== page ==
Russian regulator blocks two online media critical of the Kremlin

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Russia’s media regulator has blocked two online news outlets critical of the Kremlin in the latest ruling against independent media ahead of the September parliamentary elections.

Open Media and MBKh Media are not available for users of most Russian ISPs, the websites reported at the end of August 4.

Outlets said they had not received any notification from authorities explaining why they were blocked.

Both news outlets are backed by Kremlin critic Mikhail Khodorkovsky, who moved to London after spending 10 years in prison in Russia on charges widely seen as political revenge for politically challenging Russian President Vladimir Putin.

MBKh said his site was blocked by media regulator Roskomnadzor. Open Media also quoted Roskomnadzor as saying on Telegram that its website was on a list compiled by the regulator as a resource that included calls for riots and extremist activity.

Open Media said it received several letters on August 4 asking it to remove content from its website that was against the law. The letters, however, did not indicate the content in question.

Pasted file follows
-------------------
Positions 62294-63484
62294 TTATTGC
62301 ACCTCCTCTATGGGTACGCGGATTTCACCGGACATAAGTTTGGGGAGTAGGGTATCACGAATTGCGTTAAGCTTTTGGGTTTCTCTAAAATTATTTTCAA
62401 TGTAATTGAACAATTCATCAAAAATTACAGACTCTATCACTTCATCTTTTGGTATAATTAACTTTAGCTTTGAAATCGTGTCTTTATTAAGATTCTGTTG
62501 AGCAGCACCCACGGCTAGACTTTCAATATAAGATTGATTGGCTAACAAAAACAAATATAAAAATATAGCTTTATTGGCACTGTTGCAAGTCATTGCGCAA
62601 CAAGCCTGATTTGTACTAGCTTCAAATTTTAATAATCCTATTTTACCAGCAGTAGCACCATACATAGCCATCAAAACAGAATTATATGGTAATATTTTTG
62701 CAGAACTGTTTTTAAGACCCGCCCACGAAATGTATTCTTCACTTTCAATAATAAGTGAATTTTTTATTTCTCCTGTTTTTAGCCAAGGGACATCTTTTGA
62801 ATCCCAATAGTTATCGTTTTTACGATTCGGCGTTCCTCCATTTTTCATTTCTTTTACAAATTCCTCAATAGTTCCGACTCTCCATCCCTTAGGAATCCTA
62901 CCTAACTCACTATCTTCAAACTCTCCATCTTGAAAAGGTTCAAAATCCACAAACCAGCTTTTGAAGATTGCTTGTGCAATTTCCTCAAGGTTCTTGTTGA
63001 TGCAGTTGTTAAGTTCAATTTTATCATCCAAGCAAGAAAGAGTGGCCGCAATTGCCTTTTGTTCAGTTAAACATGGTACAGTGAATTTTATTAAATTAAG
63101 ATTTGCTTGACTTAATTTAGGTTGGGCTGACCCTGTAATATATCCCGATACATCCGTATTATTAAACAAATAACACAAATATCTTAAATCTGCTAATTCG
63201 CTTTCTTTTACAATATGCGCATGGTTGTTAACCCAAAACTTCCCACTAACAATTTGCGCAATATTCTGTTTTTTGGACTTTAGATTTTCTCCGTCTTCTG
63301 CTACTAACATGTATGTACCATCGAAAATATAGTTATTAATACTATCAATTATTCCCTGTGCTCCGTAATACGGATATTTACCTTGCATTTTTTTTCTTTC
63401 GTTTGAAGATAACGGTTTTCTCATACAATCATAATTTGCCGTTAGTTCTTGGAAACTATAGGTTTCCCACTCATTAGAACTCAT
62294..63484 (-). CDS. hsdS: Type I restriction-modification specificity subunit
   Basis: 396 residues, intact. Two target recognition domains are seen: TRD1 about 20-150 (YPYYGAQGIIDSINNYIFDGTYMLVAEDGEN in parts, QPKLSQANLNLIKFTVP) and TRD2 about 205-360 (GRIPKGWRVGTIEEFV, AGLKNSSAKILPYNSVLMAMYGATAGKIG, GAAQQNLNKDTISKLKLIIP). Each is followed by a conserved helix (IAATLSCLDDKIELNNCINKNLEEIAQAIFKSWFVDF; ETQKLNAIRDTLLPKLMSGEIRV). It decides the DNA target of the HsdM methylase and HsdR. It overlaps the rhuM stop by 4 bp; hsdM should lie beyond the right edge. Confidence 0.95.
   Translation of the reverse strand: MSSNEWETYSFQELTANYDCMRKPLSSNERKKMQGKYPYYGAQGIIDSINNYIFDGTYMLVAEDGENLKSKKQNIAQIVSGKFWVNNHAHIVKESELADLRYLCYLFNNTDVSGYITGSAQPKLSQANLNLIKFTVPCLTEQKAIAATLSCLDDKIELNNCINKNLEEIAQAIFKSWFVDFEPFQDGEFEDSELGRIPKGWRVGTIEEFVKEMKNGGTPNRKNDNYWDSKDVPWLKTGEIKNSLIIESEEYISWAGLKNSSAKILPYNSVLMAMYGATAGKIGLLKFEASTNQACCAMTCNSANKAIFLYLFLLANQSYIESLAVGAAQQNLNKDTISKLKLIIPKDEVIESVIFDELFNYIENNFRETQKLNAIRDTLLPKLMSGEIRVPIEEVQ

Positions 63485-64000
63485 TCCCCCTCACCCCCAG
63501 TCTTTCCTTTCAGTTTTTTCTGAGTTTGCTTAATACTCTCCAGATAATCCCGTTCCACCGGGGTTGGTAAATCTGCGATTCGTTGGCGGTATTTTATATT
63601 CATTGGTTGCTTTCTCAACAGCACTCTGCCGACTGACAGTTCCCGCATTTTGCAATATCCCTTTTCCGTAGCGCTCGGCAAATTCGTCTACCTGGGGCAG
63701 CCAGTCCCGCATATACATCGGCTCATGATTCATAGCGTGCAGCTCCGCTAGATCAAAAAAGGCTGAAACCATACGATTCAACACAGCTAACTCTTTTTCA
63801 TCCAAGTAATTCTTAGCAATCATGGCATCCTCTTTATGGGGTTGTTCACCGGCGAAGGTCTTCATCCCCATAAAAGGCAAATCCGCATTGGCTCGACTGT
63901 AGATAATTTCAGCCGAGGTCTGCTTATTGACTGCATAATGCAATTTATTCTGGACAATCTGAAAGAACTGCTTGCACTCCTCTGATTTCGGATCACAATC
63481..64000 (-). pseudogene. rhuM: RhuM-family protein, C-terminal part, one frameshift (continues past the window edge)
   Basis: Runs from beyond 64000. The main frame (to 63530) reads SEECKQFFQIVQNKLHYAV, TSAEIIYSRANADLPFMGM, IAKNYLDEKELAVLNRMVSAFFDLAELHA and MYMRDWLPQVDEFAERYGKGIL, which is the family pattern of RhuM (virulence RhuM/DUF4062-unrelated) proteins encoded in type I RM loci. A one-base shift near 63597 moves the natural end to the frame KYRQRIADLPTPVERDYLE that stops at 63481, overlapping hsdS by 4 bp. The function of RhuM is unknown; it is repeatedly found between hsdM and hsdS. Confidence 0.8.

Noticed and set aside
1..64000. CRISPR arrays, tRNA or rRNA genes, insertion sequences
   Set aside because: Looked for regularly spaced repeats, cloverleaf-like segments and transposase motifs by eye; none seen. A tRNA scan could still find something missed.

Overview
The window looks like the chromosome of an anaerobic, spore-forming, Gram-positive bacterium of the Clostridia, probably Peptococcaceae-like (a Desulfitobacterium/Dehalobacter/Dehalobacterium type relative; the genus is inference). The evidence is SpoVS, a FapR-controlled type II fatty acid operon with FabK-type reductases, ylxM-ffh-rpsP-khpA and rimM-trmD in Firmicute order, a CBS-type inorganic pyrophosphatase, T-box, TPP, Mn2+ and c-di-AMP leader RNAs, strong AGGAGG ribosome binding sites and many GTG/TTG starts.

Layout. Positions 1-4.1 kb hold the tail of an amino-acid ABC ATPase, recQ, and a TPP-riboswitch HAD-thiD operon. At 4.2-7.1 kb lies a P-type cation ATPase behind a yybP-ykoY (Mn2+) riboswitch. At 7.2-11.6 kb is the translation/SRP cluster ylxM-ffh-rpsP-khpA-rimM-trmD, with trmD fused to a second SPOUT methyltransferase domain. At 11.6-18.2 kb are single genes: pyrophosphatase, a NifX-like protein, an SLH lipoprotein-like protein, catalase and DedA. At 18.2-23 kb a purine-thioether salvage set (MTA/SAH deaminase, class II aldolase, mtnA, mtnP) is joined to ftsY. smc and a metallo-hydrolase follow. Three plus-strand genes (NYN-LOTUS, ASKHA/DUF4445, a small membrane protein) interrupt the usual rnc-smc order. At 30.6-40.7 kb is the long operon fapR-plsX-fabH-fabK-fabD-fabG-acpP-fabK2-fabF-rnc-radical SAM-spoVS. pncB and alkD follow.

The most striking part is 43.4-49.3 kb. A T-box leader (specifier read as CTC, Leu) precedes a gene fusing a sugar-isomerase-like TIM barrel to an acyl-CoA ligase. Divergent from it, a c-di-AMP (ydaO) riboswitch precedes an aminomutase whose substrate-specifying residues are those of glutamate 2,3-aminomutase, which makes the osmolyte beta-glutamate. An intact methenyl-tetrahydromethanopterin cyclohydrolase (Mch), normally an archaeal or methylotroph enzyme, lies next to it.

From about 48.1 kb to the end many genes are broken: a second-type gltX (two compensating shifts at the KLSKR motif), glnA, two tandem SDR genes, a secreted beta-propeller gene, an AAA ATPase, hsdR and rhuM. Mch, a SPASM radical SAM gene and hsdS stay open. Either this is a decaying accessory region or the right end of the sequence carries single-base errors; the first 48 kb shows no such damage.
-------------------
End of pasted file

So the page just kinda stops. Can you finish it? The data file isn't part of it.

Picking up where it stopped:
According to the Russian State Register of Blocked Websites, media access was restricted by order of the Attorney General’s office on August 3.

The register referred to a law allowing the blocking of websites that incite mass unrest, extremist activity or participation in unauthorized gatherings.

In recent weeks, Russia has designated a number of independent media outlets and journalists as “foreign agents” or “unwanted” – labels that involve an attempt to discredit journalists or apply additional government scrutiny.

The intensification of the repression before the legislative elections of September 19 targeted media considered by the authorities to be hostile and supported from abroad.

Russian authorities last month branded some Open Media journalists as “foreign agents”.

The Foreign Agents Act requires that non-governmental organizations that receive foreign aid and that the government considers engaged in political activity to be registered, identify themselves as “foreign agents” and submit to audits.

Many investigative media organizations, including the Russian service of RFE / RL, six other Russian-language news services of RFE / RL and Current Time, are among the news organizations that have been labeled “foreign agents.” “.

With reports from AP and Reuters


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